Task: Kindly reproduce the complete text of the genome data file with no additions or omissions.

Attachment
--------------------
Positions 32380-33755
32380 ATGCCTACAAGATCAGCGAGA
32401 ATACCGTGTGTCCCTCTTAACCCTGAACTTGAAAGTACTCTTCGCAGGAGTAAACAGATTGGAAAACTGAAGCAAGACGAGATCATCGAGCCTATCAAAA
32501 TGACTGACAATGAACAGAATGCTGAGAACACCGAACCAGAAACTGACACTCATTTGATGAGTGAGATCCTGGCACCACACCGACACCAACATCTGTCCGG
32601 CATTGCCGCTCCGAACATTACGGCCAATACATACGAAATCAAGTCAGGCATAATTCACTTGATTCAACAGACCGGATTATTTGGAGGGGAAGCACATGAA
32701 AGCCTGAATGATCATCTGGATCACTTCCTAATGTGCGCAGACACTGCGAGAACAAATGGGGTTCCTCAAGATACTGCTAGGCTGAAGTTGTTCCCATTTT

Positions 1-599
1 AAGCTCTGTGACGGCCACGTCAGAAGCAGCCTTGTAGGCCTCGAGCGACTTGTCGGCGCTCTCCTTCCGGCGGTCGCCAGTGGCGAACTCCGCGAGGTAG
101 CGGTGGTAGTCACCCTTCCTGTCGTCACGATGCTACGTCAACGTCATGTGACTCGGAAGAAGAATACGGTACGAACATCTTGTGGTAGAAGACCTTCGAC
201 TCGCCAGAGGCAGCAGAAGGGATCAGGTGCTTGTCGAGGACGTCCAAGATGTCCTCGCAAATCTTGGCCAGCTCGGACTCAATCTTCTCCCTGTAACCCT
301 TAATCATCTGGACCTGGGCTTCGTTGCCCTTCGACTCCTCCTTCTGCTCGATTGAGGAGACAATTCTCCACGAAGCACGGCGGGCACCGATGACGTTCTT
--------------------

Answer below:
Positions 32380-33755
32380 ATGCCTACAAGATCAGCGAGA
32401 ATACCGTGTGTCCCTCTTAACCCTGAACTTGAAAGTACTCTTCGCAGGAGTAAACAGATTGGAAAACTGAAGCAAGACGAGATCATCGAGCCTATCAAAA
32501 TGACTGACAATGAACAGAATGCTGAGAACACCGAACCAGAAACTGACACTCATTTGATGAGTGAGATCCTGGCACCACACCGACACCAACATCTGTCCGG
32601 CATTGCCGCTCCGAACATTACGGCCAATACATACGAAATCAAGTCAGGCATAATTCACTTGATTCAACAGACCGGATTATTTGGAGGGGAAGCACATGAA
32701 AGCCTGAATGATCATCTGGATCACTTCCTAATGTGCGCAGACACTGCGAGAACAAATGGGGTTCCTCAAGATACTGCTAGGCTGAAGTTGTTCCCATTTT

Positions 1-599
1 AAGCTCTGTGACGGCCACGTCAGAAGCAGCCTTGTAGGCCTCGAGCGACTTGTCGGCGCTCTCCTTCCGGCGGTCGCCAGTGGCGAACTCCGCGAGGTAG
101 CGGTGGTAGTCACCCTTCCTGTCGTCACGATGCTACGTCAACGTCATGTGACTCGGAAGAAGAATACGGTACGAACATCTTGTGGTAGAAGACCTTCGAC
201 TCGCCAGAGGCAGCAGAAGGGATCAGGTGCTTGTCGAGGACGTCCAAGATGTCCTCGCAAATCTTGGCCAGCTCGGACTCAATCTTCTCCCTGTAACCCT
301 TAATCATCTGGACCTGGGCTTCGTTGCCCTTCGACTCCTCCTTCTGCTCGATTGAGGAGACAATTCTCCACGAAGCACGGCGGGCACCGATGACGTTCTT